Although PR maven John Farlow was born in Montana, the former line cook considers himself a Tucson native since he moved here for high school. His first experience with food was working the concession stand at Cineworld on Speedway, which is why he still doesn’t order nachos or popcorn at the movies to this day.
From Cineworld, Farlow went on to cook at the original Philly’s Finest, where he believes he still lays claim to the world record for the most cheesesteaks ever cooked at one time by one person (36). The emphasis his first boss placed on good quality, authenticity of ingredients, great service and playful experimentation remain as important to him as ever, even though he’s long since moved to the paying side of the counter.
When he’s not working his day job in public relations, Farlow can be found enjoying one his three favorite things: eating, drinking and live music at places such as Lindy’s on 4th, Hotel Congress’ Tap Room or the Rialto Theatre, where he also serves on the Board.
What was the first dish you had that changed your perspective on food?
The first breakthrough experience I can remember was steak and lobster from the Beaumont Club, a fancy supper club at a racetrack in Belgrade, Montana. Sounds boring now, but I was maybe 8 or so when my grandfather introduced me to my first tail doused in drawn butter. I’ve been powerless to resist the rich, succulent crustacean ever since. He also taught me (in a not-so-nice tone) that putting ketchup on a prime Montana t-bone was a major faux pas in our household. To this day, I still cringe when I see someone do it.
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What are you eating these days?
A better question would probably be “what aren’t you eating these days?” I eat everything. Most people would probably tell you bacon, at least judging from what they constantly post on my Facebook wall, but I’m really into southeast Asian these days – Vietnamese, Thai, Filipino – both when dining out and cooking at home. I love the depth of flavors and ingredients. It seems to light up every sense and taste. Plus, I think it’s even better than menudo for hangovers.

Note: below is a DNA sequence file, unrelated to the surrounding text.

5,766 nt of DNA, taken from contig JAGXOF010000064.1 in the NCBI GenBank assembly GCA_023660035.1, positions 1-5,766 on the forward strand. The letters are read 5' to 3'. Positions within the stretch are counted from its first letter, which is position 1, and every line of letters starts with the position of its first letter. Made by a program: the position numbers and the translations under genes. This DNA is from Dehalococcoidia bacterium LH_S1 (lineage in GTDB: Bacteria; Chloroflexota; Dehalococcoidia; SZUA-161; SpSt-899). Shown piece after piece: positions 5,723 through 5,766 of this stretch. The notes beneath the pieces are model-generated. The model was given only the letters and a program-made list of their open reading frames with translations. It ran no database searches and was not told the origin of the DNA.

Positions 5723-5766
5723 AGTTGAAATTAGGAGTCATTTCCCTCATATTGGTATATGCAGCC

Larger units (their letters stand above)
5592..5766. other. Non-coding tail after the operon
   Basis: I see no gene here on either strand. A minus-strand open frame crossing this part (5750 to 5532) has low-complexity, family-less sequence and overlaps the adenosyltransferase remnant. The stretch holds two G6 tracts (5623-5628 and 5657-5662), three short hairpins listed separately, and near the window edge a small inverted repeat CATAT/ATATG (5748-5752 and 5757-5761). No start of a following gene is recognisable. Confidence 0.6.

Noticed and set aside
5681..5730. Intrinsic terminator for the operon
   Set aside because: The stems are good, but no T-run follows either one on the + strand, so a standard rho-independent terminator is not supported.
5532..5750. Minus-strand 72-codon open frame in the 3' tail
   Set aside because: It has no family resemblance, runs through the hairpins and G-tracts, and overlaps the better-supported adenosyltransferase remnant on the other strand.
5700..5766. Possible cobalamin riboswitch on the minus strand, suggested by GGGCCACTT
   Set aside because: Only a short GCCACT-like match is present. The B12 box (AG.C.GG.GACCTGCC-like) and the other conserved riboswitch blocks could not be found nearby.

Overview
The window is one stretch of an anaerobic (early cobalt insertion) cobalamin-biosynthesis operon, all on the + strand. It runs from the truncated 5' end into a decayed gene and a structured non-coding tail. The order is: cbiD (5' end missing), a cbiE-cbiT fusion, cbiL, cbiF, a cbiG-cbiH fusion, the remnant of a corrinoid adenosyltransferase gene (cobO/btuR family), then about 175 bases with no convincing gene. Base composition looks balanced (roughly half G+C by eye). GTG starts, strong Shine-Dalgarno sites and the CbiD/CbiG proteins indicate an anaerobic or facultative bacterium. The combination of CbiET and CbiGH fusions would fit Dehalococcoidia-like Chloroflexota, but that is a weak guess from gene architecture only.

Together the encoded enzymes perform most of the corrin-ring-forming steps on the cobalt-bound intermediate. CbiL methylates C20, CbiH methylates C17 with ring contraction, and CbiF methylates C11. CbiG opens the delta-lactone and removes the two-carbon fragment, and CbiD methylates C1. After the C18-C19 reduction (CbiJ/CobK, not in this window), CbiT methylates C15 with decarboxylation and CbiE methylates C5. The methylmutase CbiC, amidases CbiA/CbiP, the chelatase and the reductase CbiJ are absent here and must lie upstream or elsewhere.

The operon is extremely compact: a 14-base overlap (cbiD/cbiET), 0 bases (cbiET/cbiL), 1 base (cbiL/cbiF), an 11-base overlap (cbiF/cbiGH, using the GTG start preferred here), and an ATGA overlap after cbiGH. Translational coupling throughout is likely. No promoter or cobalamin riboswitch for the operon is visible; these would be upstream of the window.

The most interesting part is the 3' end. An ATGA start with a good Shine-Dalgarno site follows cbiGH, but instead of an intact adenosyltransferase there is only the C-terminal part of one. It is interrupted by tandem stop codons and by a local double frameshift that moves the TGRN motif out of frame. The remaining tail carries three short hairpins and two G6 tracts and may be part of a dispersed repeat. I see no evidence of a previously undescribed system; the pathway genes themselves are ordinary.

What was the first dish you remember cooking?
Cinnamon puffs from the “Betty Crocker’s Cook Book for Boys and Girls.” They were just Pillsbury biscuits dipped in melted butter (sense a theme here?) and rolled in cinnamon sugar, but damn were they good when warm. It was the first cook book my mother ever bought me and I’ll be forever grateful, even if my waistline isn’t.
What concept, ingredient or food trend does everyone seem to love, but you just can’t stomach?
Kale. How this bitter, hard, nasty salad bar/produce section garnish caught on for actual consumption is beyond me. Kale chips, kale on pizza and burgers…the madness has to stop. Even McDonald’s has jumped into the game with kale shakes. I’d rather eat the dirt kale is grown in.
What chef, with us or passed on, would you most like to cook or eat dinner with?